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The Scientific Context of WFIRST Microlensing in the 2020s

Yee, Jennifer C. and Akeson, Rachel and Calchi Novati, Sebastiano and Henderson, Calen B. and Shvartzvald, Yossi (2019) The Scientific Context of WFIRST Microlensing in the 2020s. Astro2020 Science White Paper, . (Unpublished) https://resolver.caltech.edu/CaltechAUTHORS:20191119-114457740

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Abstract

As discussed in Exoplanet Science Strategy (National Academies of Sciences Engineering and Medicine 2018), WFIRST (Akeson et al. 2019) is uniquely capable of finding planets with masses as small as Mars at separations comparable to Jupiter, i.e., beyond the current ice lines of main sequence stars. In semimajor axis, these planets fall between the close-in planets found by Kepler (Coughlin et al. 2016) and the wide separation gas giants seen by direct imaging (e.g. Lagrange et al. 2009) and ice giants inferred from ALMA observations (Zhang et al. 2018). Furthermore, the smallest planets WFIRST can detect are smaller than the planets probed by radial velocity (Mayor et al. 2011; Bonfils et al. 2013) and Gaia (Perryman et al. 2014) at comparable separations. Interpreting planet populations to infer the underlying formation and evolutionary processes requires combining results from multiple detection methods to measure the full variation of planets as a function of planet size, orbital separation, and host star mass. Microlensing is the only way to find planets from 0.5 to 5M⊕ at separations of 1 to 5 au. Fundamentally, the case for a microlensing survey from space has not changed in the past 20 years: going to space allows wide-field diffraction-limited observations that can resolve main-sequence stars in the bulge, which in turn allows the detection and characterization of the smallest microlensing signals including those from planets with masses at least as small as Mars (Bennett & Rhie 2002). What has changed is that ground-based microlensing is reaching its limits, which underscores the scientific necessity for a space-based microlensing survey to measure the population of the smallest planets. Ground-based microlensing has found a break in the mass-ratio distribution at about a Neptune mass-ratio (Suzuki et al. 2016; Jung et al. 2018), implying that Neptunes are the most common microlensing planet and that planets smaller than this are rare. However, ground-based microlensing reaches its detection limits at mass ratios only slightly below the observed break. The WFIRST microlensing survey will measure the shape of the mass-ratio function below the break by finding numerous smaller planets: ~ 500 Neptunes, a comparable number of large gas giants, and ~ 200 Earths (if they are as common as Neptunes), and it can detect planets as small as 0.1M⊕ (Penny et al. 2018). In addition, because it will also measure host star masses and distances, WFIRST will also track the behavior of the planet distribution as a function of separation and host star mass.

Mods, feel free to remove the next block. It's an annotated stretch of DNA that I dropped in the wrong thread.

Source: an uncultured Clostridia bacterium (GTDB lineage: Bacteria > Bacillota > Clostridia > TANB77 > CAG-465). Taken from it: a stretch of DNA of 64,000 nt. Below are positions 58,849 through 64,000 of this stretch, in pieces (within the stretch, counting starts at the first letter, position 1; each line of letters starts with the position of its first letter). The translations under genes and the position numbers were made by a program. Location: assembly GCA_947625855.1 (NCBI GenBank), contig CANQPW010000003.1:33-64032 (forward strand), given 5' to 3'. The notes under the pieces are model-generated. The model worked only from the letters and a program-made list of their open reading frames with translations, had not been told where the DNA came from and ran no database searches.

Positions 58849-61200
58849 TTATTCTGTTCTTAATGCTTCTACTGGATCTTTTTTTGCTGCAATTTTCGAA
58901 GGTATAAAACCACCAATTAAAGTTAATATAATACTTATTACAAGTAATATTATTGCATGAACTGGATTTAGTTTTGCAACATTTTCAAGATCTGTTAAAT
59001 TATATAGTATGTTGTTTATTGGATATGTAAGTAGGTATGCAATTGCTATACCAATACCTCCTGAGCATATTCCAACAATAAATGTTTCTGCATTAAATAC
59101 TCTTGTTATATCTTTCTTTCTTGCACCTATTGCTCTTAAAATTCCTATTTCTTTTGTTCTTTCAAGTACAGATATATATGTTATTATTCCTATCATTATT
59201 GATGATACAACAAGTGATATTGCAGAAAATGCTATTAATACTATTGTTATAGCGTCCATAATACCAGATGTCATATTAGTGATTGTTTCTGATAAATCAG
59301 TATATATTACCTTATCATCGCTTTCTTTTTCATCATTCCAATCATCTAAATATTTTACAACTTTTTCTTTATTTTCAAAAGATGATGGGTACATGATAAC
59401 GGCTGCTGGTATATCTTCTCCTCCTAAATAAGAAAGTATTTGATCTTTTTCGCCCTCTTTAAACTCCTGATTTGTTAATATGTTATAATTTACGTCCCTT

Item Type:Report or Paper (White Paper)
Related URLs:
URLURL TypeDescription
https://arxiv.org/abs/1903.08219arXivDiscussion Paper
ORCID:
AuthorORCID
Yee, Jennifer C.0000-0001-9481-7123
Akeson, Rachel0000-0001-9674-1564
Calchi Novati, Sebastiano0000-0002-7669-1069
Henderson, Calen B.0000-0001-8877-9060
Shvartzvald, Yossi0000-0003-1525-5041
Additional Information:Science White Paper submitted to the Astro2020 Decadal Survey.
Group:Infrared Processing and Analysis Center (IPAC)
Series Name:Astro2020 Science White Paper
Record Number:CaltechAUTHORS:20191119-114457740
Persistent URL:https://resolver.caltech.edu/CaltechAUTHORS:20191119-114457740
Usage Policy:No commercial reproduction, distribution, display or performance rights in this work are provided.
ID Code:99934
Collection:CaltechAUTHORS
Deposited By: Tony Diaz
Deposited On:19 Nov 2019 21:27
Last Modified:19 Nov 2019 21:27

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